Top 5 Humanist Hip Hop Songs Humanism of Hip Hop, pt. 3

A humanist hip hop song might be easiest defined by what it isn’t: It isn’t an overtly spiritual song, obviously, or a song that evokes or venerates a pious lifestyle, but it also isn’t just any piece of secular music. 50 Cent’s “In Da Club” is purely secular, but it’s also misogynistic and it glamorizes a shallow and unfulfilling lifestyle.

Instead, a good humanist hip hop song needs to uphold the values we, as humanists, live our lives by: social conscience, an independent spirit, a pursuit of truth, a quest for knowledge, creativity, and freedom. It doesn’t have to be a sermon; as Dessa reminded us in the last “Humanism and Hip Hop” installment, it can sound very crass to use music as a bullhorn to proselytize. It’s often as effective, or indeed more so, to use the lyrical advantages of hip hop to tell stories of human causes, to find truth rather than to spit truth.

A good humanist hip hop song can also come from an artist who might not consider themselves a humanist, or at least might not be aware that they are. Some artists are devoutly religious in their personal life, and sometimes even in their music, but from time to time they produce songs which resonate just as profoundly in a secular context as in a spiritual one.

In short, it needs to do more than just exclude dogma. It needs to elevate truth.

Thus, this list cannot be comprehensive; there are simply too many great hip hop artists who use their music to spread humanistic messages to the world. But a humanist seeking to identify their ideals and beliefs in the ever-expanding universe of hip hop culture would do well to start with songs like these:

1. Talib Kweli, “Get By: Talib Kweli’s political voice has been deeply influential in the hip hop mindset dating back to his collaboration with Mos Def, Black Star, in the late ‘90s. The biggest hit from his solo debut album Quality, “Get By” is a blistering burst of community-conscious rap, at once a scathing criticism of a culture beset by constant fear and struggle and an affirmation of the power within each person to rise above. Production by a pre-fame Kanye West helps to seal the song’s status as an under-appreciated classic, and its lyrical empowerment makes it a great example of a humanist hip hop song. See also: “2000 Seasons,” “The Proud,” “K.O.S. (Determination)”


2. P.O.S., “Been Afraid: An incendiary and anarchic rapper by reputation, P.O.S.’s history is that of “the other:” A punk- and hardcore-loving lyricist and guitarist, black in a predominantly white community, whose default response to the world around him is resistance. His music has always contained an edge of vital anger. But on “Been Afraid,” he takes a softer tone, telling the story of a young woman finding strength in herself after the trauma of an abusive relationship. The deeply personal tale combined with the soulful beat makes it an emotionally moving listen. See also: “Low Light Low Life,” “Drumroll,” “De La Souls,” “How We Land”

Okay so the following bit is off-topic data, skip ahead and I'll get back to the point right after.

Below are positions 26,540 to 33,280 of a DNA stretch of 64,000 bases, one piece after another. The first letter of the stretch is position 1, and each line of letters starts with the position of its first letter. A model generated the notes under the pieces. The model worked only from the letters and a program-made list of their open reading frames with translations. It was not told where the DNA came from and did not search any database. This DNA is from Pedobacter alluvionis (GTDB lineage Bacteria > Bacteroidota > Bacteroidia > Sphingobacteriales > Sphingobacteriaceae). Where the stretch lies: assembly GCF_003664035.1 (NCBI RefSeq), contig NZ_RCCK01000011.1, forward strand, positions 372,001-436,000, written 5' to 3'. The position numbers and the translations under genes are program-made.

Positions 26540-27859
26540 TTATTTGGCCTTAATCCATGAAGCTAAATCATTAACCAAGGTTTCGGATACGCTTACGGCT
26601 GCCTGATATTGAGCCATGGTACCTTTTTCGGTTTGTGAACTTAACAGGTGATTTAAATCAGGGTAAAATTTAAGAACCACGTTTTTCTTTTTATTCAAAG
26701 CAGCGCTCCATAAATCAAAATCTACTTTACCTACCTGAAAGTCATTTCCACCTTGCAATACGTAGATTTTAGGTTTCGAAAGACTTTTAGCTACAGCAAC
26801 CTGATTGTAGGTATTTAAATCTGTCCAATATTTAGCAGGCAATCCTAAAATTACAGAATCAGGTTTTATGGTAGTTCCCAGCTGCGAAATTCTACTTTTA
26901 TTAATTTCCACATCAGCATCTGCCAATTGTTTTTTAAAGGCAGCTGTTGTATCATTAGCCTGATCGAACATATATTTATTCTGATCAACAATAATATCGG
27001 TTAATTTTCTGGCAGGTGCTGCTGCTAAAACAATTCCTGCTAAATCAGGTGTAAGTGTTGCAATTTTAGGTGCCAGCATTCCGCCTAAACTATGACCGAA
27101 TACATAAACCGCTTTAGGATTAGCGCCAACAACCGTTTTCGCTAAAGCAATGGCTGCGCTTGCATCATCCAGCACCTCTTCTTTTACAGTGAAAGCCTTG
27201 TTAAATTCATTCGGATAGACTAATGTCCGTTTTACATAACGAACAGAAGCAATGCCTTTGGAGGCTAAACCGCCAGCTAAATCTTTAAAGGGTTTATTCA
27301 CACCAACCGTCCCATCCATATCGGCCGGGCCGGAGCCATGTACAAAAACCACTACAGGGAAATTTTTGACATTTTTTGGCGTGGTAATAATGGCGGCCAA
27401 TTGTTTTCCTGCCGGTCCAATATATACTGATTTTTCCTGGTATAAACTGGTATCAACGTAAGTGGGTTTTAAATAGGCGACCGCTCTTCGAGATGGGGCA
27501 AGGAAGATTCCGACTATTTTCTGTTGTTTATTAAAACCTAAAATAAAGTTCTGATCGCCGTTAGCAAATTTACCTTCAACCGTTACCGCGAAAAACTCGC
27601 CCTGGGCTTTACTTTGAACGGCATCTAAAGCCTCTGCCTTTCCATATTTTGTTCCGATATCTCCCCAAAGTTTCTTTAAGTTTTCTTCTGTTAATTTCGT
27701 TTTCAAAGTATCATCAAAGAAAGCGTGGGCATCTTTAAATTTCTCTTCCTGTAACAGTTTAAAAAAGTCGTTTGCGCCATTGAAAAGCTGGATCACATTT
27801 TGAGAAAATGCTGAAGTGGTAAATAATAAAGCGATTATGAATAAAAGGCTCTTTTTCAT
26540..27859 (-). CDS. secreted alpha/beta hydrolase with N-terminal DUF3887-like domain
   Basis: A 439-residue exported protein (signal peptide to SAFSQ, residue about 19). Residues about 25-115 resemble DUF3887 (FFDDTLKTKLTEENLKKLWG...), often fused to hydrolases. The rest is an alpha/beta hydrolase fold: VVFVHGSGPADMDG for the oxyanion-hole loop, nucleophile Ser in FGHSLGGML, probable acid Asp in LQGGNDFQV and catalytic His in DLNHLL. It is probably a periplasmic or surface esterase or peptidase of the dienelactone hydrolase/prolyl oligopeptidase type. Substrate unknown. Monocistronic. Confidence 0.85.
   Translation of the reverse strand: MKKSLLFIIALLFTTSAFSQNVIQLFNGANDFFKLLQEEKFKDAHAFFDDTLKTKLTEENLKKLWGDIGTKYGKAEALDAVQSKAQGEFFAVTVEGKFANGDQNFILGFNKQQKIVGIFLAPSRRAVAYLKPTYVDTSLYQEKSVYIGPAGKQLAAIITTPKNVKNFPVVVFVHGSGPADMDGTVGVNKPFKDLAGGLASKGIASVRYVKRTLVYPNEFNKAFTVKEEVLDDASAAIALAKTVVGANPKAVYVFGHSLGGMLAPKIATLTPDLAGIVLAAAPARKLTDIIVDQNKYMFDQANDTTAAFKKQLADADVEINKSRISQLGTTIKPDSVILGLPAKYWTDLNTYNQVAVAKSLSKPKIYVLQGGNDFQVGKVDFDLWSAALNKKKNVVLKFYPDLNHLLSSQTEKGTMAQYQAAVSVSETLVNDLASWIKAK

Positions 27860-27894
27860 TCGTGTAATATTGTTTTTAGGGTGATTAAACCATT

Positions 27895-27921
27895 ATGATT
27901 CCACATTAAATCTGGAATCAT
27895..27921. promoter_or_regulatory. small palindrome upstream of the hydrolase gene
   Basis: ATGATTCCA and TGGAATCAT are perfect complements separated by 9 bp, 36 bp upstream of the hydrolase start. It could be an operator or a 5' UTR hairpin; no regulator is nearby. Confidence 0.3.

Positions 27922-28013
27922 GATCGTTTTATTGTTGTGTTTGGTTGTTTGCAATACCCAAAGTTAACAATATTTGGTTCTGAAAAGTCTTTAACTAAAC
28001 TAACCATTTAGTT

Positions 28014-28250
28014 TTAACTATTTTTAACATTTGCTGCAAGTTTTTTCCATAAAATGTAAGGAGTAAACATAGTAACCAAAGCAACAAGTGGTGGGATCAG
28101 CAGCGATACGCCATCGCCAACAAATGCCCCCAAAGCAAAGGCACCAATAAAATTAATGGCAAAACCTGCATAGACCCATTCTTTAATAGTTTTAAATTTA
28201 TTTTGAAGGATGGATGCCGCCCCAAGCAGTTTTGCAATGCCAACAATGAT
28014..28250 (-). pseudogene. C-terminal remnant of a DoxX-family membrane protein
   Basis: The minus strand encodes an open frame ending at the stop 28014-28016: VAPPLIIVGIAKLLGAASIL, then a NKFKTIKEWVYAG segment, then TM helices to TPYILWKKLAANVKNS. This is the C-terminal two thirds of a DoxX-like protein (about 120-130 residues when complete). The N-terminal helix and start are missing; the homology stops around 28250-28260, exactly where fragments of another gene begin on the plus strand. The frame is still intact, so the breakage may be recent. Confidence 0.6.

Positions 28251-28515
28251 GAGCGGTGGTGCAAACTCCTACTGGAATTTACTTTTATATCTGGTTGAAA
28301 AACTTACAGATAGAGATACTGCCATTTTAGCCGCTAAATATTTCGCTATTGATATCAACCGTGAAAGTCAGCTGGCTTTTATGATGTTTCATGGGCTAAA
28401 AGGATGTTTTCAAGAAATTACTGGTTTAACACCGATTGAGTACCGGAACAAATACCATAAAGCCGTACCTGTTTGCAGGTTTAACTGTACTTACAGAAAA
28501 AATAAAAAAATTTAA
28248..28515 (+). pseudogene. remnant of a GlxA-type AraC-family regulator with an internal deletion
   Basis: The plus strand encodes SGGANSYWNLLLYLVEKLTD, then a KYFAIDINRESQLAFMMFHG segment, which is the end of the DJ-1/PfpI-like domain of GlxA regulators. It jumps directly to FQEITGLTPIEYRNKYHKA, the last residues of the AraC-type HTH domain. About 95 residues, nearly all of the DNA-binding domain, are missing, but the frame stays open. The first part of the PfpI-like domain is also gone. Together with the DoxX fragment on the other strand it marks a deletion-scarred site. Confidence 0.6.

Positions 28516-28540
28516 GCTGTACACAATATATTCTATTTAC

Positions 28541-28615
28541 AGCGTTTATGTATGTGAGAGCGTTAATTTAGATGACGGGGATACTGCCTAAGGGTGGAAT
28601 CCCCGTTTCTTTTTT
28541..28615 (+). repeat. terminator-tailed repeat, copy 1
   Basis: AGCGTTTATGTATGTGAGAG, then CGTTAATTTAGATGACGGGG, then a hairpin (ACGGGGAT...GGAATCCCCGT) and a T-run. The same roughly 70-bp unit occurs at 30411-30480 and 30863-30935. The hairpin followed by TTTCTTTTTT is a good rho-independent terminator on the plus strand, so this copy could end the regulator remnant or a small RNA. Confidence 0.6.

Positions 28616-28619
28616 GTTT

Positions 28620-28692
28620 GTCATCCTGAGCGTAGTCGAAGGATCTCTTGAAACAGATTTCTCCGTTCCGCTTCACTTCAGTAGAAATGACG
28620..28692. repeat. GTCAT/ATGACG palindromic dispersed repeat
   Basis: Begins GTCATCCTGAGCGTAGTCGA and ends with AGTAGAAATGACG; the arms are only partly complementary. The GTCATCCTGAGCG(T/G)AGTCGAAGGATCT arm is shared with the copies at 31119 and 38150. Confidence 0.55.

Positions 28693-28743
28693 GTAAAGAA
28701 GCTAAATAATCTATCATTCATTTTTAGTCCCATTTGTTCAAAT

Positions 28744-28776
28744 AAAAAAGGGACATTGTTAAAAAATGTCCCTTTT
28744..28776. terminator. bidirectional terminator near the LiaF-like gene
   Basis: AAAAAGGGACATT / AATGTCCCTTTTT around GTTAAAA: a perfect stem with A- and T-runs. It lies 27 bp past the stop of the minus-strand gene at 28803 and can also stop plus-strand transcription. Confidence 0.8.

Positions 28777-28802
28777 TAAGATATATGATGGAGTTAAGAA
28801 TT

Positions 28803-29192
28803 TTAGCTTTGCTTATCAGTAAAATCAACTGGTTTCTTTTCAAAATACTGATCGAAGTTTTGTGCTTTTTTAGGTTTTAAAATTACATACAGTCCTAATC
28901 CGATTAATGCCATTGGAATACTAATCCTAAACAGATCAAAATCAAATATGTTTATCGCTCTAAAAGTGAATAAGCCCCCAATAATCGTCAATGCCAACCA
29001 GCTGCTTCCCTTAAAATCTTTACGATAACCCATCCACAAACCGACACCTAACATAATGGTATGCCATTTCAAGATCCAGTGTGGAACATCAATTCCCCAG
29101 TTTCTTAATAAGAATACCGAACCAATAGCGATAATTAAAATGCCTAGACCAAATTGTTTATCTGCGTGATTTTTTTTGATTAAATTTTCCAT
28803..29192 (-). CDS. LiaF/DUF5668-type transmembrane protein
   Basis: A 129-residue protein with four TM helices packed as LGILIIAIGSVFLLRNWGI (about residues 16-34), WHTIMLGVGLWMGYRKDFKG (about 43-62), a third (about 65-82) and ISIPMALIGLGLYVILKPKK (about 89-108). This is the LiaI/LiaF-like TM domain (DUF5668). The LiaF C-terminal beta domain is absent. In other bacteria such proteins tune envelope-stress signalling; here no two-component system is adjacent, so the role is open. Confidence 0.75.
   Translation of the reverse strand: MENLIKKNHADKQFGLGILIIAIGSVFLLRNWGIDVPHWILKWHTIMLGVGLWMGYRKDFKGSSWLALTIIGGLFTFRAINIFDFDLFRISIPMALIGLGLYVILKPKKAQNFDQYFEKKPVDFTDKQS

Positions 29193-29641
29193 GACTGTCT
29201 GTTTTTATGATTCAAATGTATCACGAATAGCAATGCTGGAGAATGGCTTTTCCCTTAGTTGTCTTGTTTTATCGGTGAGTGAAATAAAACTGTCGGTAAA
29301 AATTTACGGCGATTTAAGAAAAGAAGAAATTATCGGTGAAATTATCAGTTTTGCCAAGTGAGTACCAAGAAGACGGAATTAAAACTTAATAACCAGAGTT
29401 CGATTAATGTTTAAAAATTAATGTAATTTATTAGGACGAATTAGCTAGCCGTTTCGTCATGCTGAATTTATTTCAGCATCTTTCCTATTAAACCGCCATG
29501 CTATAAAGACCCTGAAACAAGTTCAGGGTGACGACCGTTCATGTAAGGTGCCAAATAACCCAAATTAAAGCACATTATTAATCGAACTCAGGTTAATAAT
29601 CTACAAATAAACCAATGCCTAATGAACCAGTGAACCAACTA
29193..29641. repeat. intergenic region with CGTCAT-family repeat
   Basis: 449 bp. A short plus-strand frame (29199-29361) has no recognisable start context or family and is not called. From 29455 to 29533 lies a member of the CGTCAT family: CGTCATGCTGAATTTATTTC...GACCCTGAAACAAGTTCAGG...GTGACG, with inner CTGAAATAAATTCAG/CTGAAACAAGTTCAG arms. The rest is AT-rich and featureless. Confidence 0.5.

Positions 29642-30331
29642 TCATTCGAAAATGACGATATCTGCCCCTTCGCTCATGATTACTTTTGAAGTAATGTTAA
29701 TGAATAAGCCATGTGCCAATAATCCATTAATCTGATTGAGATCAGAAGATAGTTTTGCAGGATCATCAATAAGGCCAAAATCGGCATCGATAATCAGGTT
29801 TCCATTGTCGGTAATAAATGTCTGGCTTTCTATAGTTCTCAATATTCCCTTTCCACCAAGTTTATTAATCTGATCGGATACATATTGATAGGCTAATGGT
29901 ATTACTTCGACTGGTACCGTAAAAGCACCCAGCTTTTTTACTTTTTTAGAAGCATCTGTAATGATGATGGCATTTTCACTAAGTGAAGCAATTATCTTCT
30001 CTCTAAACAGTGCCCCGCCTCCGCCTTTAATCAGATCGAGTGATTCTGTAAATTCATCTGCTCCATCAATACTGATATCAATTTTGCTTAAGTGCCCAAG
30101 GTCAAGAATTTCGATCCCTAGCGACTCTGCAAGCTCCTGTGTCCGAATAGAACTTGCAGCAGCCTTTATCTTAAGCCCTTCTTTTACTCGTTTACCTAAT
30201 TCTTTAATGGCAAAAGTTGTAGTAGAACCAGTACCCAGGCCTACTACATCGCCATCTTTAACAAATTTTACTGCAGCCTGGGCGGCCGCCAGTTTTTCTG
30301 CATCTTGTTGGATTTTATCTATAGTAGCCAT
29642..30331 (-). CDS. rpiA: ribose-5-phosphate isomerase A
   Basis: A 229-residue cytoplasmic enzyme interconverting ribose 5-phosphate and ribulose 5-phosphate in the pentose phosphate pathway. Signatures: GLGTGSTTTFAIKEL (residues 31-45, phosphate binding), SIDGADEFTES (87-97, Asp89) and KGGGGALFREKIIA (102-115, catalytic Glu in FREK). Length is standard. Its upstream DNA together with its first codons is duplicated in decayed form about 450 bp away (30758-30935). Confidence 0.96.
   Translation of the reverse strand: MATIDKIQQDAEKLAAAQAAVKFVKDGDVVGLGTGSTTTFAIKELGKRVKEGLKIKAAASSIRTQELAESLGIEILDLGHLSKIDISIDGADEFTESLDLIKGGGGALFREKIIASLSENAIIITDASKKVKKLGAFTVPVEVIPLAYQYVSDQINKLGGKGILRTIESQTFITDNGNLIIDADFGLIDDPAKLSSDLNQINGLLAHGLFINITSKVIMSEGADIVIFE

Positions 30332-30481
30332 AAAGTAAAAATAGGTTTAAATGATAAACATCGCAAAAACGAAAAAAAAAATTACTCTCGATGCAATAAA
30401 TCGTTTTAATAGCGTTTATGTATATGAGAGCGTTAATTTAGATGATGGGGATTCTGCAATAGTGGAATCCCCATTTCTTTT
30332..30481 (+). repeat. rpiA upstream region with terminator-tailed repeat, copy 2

3. Macklemore, “Contradiction”: While his slightly more soulful “Church” has received attention in some circles for being a cogent explanation of his atheism, Macklemore found a much more difficult, and some would say worthwhile, conversation in “Contradiction.” The song goes beyond religious questions to tackle the two sides at play in the rap game: The side that rebels against corruption and champions the weak, and the side which advocates sexism and other troublesome notions. By telling a story that challenged his own assumptions, Macklemore produces a track that is ripe with self-reflection social commentary. See also: “Church,” “Wing$,” “Same Love”


4. Janelle Monae,Tightrope (ft. Big Boi)”: Janelle Monae is as unique an artist as you can find in today’s music scene: An immensely talented singer and lyricist who can hop from genre to genre in a heartbeat. A strong feminist who prefers a tuxedo and pompadour to a dress and a silky long wig. A creative storyteller whose music tells the story of a futuristic civil war led by a sentient android named Cindy, all an allegory for the sexualization and inequality inherent in popular music. “Tightrope,” along with being her biggest hit to date, is a perfect encapsulation of her personal message of individuality, of finding strength in yourself in the face of life’s challenges, and of being brave enough to look at the world through your own lens without falling prey to the beliefs of others. See also: “Many Moons,” “Sincerely, Jane,” “Cold War”


5. Sage Francis, “The Best of Times: “The Best of Times” isn’t a socially conscious rallying cry, or a fiery political commentary, or a rebuke of the controlling nature of religion. In fact, it barely feels like a song; the music phases softly in and out for most of the track until the second half, while Sage Francis’s honest storytelling gives a feeling more of a memoir than a rap verse. But the bittersweet memories of childhood and growing up cascade into a series of questions, questions about how the artist got where he is in life, and where he’ll be in the future. And for noted atheist Francis, the answers can’t come back definitively. They hang, but rather than a feeling of unease about what life brings, there’s hope, promise, possibility, like a humanist in the middle of his life wondering at the quiet beauty of what has come before, and grinning about what might be to come. See also: “Love the Lie,” “Civil Disobedience,” “Hell of a Year”

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